In the center of the western shores of Madagascar is the Menabe Region, where you are apt to sporadically find Baobab trees. (This was amidst an ongoing educational campaign to stop using these trees for firewood and to remember they could support tourism.) These Baobab trees were big around with smooth bark.
In case the photographs don’t show this well, I need to note that if you were leaning against a Baobab tree, you could feel invisible to anyone on its far side. I liked standing close to the trunk and looking way up to see through the distant branches. I didn’t see any birds flying about those branches. It seemed like such a safe spot for a nest, but what do I know of that?
At the first tree I spotted, there was a Baobab flower by the side of the road. I bought a Baobab fruit. Tasting the fruit reminded me of the dehydrated “Astronaut’s Ice Cream” that the Smithsonian sells. (This interesting article includes a good picture of the fruit.)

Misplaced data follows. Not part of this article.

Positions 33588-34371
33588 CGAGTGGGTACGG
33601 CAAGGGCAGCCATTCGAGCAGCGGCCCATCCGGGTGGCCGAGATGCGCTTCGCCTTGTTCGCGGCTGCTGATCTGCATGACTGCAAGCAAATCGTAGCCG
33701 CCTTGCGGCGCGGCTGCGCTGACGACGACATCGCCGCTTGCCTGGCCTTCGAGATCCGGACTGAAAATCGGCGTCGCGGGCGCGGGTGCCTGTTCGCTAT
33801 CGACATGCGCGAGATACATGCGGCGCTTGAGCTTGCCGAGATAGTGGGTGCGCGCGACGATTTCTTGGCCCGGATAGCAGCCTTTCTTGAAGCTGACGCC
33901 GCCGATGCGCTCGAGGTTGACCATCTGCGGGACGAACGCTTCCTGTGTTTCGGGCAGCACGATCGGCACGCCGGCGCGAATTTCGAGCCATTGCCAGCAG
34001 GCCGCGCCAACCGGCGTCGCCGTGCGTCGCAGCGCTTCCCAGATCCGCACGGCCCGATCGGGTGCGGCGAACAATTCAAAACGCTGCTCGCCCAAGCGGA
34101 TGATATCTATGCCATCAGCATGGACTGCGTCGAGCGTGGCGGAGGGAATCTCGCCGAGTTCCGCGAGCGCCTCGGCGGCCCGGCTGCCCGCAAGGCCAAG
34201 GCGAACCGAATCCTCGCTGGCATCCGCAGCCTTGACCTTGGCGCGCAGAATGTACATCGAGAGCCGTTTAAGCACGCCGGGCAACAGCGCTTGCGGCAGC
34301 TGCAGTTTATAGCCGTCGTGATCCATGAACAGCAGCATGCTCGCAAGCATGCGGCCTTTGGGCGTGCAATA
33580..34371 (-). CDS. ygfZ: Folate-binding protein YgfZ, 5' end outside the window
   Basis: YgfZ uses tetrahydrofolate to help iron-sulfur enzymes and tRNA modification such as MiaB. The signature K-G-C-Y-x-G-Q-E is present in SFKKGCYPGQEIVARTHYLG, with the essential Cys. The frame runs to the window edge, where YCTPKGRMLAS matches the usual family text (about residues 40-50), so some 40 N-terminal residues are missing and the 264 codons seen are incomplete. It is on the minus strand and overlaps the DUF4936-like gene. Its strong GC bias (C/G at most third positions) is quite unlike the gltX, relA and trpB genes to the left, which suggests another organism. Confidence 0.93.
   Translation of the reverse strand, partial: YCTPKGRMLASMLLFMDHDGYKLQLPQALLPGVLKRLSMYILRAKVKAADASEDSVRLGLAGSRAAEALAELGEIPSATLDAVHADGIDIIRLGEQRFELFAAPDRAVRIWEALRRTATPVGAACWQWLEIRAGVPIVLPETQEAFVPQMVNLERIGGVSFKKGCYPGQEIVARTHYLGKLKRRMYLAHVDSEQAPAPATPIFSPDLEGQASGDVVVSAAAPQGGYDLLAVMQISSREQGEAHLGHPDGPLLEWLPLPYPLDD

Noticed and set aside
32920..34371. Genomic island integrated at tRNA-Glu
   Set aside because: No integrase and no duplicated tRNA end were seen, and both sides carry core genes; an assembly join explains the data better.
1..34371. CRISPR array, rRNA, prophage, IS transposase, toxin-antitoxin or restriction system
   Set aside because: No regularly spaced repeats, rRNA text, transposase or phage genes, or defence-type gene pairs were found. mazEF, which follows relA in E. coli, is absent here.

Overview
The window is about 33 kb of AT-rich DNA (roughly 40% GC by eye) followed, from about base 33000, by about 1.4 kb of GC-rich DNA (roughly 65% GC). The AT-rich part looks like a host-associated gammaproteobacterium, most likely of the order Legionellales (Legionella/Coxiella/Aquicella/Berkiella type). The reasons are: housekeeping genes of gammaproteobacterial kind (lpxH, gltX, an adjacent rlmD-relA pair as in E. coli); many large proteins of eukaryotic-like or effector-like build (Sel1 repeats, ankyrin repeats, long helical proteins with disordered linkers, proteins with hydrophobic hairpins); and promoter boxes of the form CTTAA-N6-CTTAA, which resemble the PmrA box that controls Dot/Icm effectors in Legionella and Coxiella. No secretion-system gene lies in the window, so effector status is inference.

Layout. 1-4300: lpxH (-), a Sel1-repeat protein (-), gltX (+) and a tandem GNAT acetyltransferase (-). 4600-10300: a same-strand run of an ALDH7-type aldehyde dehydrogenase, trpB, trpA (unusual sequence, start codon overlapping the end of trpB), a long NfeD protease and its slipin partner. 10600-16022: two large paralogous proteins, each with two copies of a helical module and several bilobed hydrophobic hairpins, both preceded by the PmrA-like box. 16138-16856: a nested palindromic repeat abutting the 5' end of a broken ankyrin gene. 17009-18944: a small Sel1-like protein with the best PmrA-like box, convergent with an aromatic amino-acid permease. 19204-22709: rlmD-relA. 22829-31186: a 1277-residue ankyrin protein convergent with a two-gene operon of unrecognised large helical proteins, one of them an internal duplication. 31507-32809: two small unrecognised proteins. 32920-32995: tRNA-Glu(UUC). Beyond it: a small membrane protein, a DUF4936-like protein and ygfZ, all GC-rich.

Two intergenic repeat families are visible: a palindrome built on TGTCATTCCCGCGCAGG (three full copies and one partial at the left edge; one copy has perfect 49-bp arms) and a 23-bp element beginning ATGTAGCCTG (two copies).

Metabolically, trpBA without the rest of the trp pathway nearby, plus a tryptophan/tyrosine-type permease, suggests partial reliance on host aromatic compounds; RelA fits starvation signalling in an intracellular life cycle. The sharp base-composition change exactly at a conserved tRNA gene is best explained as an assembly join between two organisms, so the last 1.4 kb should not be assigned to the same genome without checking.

In a clearing, was a huge Baobab with a double trunk that was intertwined. They called it the Sweetheart Tree.
In Morondava, the capital of Menabe, is Baobab Alley (or Allée de Baobab in this former French colony of Madagascar). I found a winding dirt road, about 25 feet wide, surrounded by these trees. People lived around the road; it wasn’t like a national park by any means, though it was free of trash. Walking along was a boy with lizard on a stick; he would try to get tourists like me to hold or photograph the lizard for a price. The rumbling in the distance turned out to be a man riding a wooden cart pulled by two zebu (much like oxen). He looked hot and bored. The zebu looked to be resigned to the journey. It reminded me that nothing at Baobab Alley might look magical to those who live there.
I went to Baobab Alley at both dusk and dawn. I enjoyed the dawn the best and recall a “you’re not in Kansas anymore” sensation as the world became illuminated.
Here are some interesting facts about the Baobab Tree.
Buy it. Read it. Let me know what you think. –TMLL